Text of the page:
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Convention: A Daily Journal

Center for Civics Education

Convention: A Daily Journal

Convention: A Daily Journal is a day-by-day journal of the 1787 Constitutional Convention convened by twelve of the original thirteen states to amend the Articles of Confederation and create a “more perfect union.” It chronicles the daily activities of the Convention, profiles the delegates and their interactions with each other, and looks back to life in America in the 1780s. Writing in the first person, the story is told from an “observer” hearing events as told in contemporary newspaper accounts and delegates’ personal notes and letters.

Saturday, July 21, 1787

July 21, 2020 - 4 minute read

The Old Bailey

Having reached a tentative agreement on the general framework for the executive and the judiciary departments, today the Convention considered whether the judiciary should be added to the executive to veto laws passed by Congress and the method by which judges should be appointed.

The session began with a noncontroversial motion by Hugh Williamson to pay from the national treasury electors of the executive for their service. “Justice requires it,” he said, “and it is a national service they are to render.” It was agreed to nem. con.

James Wilson then took the floor to propose an amendment to Resolution 10 of the Report of the Committee of the Whole, providing that the executive can veto “any legislative acts, which shall not be afterwards passed unless by two-thirds of each branch of the national government.” Wilson’s motion adds the judiciary to the executive in the “revisionary power.” He acknowledged the proposition had been made earlier and failed, but the issue is so important, he felt compelled to make another effort.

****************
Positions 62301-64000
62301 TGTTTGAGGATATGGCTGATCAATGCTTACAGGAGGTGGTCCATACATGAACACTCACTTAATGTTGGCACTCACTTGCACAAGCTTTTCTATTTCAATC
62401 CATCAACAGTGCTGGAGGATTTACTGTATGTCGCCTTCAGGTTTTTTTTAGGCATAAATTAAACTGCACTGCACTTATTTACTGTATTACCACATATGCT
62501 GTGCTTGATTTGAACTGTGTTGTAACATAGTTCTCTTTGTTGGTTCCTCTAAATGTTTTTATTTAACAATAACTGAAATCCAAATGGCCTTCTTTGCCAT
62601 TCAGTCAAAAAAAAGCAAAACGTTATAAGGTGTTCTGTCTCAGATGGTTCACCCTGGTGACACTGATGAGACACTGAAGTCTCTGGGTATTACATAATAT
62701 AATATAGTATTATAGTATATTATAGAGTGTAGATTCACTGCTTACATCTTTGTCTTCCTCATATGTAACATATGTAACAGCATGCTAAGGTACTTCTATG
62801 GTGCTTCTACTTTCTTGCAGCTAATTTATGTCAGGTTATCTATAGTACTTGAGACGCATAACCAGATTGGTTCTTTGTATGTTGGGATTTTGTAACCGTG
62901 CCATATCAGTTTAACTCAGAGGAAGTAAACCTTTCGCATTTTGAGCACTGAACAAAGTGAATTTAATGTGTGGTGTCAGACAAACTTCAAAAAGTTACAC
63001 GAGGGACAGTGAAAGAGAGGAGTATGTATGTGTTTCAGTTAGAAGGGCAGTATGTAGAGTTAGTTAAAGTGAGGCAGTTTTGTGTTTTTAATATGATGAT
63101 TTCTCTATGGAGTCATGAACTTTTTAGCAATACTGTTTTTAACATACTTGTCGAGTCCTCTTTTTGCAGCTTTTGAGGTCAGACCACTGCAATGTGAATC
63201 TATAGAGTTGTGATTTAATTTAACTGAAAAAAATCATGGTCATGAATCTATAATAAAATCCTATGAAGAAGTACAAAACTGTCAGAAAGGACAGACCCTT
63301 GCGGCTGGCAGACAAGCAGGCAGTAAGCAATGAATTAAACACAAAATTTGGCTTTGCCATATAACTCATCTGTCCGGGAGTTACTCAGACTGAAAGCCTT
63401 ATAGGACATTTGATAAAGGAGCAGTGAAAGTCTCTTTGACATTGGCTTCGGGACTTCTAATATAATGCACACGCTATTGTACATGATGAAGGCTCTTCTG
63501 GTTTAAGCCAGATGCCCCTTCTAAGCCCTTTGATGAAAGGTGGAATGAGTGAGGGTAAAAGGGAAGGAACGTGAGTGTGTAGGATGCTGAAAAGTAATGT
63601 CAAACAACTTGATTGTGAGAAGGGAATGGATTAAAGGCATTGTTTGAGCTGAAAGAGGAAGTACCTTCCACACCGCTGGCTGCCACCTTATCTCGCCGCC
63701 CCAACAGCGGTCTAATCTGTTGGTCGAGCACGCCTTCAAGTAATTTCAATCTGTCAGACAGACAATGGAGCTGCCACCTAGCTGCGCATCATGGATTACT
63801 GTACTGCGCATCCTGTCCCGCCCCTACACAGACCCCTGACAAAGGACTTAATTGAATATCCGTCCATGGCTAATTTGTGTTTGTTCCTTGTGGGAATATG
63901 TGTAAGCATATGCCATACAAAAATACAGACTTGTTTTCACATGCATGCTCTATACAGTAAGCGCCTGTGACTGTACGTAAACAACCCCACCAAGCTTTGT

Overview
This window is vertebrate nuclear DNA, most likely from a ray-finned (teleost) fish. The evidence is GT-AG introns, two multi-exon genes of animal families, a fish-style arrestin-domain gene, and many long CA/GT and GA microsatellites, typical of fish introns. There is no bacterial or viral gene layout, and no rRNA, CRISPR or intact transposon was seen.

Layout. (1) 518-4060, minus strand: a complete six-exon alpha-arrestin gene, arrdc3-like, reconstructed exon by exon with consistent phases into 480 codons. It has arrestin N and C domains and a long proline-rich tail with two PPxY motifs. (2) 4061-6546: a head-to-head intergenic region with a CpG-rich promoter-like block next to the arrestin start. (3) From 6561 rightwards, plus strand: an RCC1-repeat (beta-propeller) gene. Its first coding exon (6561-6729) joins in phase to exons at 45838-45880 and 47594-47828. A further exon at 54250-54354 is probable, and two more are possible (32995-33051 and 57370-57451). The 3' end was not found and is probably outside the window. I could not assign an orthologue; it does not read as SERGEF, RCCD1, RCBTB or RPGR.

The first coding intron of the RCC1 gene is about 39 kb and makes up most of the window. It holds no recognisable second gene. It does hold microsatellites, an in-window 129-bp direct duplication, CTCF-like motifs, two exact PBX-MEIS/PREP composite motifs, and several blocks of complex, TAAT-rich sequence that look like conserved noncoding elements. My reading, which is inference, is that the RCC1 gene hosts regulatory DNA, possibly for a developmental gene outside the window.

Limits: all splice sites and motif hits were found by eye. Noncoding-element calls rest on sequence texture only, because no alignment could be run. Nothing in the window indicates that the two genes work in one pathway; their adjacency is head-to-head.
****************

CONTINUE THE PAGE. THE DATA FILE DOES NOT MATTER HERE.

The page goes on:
Arguments had previously been made that the judiciary is already empowered to expound on the law when cases come before them. But “this power does not go far enough,” said Wilson. “Laws may be unjust, may be unwise, may be dangerous, may be destructive, and yet not be so unconstitutional as to justify the judges in refusing to give them effect. Let the judges have a share in the revisionary power, and they will have an opportunity to take notice of these characteristics of a law, and of counteracting…the improper views of the legislature.”

Oliver Ellsworth and James Madison supported Wilson, Ellsworth asserting that the judges “will possess a systematic and accurate knowledge of the laws, which the executive cannot be expected to always possess.” This would be particularly true of international law. Madison believes inclusion of the judiciary in the veto process benefits both the judiciary and the executive branches. “It would be useful to the judicial department by giving it an additional opportunity of defending itself against legislative encroachments,” he said, and “useful to the executive, by inspiring additional confidence and firmness in executing the revisionary power.” Madison took it even further: it would even be “useful to the legislature by the valuable assistance it would give in preserving a consistency, conciseness, perspicuity and technical propriety in the laws…shamelessly lacking in our republican codes.”